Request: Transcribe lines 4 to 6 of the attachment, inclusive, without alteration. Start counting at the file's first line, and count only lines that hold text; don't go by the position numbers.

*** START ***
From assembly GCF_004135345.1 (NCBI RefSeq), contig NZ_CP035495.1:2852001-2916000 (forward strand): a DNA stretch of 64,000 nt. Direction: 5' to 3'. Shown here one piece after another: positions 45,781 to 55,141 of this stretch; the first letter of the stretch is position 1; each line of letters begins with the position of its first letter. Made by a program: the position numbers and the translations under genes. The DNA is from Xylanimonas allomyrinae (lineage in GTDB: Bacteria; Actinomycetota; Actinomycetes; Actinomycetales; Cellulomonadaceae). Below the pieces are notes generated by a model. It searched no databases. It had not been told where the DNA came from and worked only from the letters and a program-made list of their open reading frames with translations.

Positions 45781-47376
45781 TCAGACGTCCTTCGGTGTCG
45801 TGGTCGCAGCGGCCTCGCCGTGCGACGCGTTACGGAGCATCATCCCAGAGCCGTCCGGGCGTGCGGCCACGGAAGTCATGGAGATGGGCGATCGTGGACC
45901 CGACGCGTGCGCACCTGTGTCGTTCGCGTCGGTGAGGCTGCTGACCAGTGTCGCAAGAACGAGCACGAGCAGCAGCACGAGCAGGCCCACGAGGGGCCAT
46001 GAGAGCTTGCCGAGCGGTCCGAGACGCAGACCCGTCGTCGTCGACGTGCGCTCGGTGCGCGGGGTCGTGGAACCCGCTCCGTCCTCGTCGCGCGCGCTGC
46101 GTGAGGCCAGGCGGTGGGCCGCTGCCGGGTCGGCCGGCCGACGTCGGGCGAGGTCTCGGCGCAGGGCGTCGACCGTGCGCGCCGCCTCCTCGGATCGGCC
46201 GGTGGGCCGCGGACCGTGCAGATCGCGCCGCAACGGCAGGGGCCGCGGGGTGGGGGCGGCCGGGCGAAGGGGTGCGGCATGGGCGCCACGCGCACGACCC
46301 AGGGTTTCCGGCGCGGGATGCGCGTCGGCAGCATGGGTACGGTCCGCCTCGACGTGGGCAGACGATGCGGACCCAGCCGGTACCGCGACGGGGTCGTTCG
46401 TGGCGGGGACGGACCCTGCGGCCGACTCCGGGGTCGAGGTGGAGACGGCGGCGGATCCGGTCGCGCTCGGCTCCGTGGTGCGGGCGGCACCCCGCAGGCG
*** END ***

45801 TGGTCGCAGCGGCCTCGCCGTGCGACGCGTTACGGAGCATCATCCCAGAGCCGTCCGGGCGTGCGGCCACGGAAGTCATGGAGATGGGCGATCGTGGACC
45901 CGACGCGTGCGCACCTGTGTCGTTCGCGTCGGTGAGGCTGCTGACCAGTGTCGCAAGAACGAGCACGAGCAGCAGCACGAGCAGGCCCACGAGGGGCCAT
46001 GAGAGCTTGCCGAGCGGTCCGAGACGCAGACCCGTCGTCGTCGACGTGCGCTCGGTGCGCGGGGTCGTGGAACCCGCTCCGTCCTCGTCGCGCGCGCTGC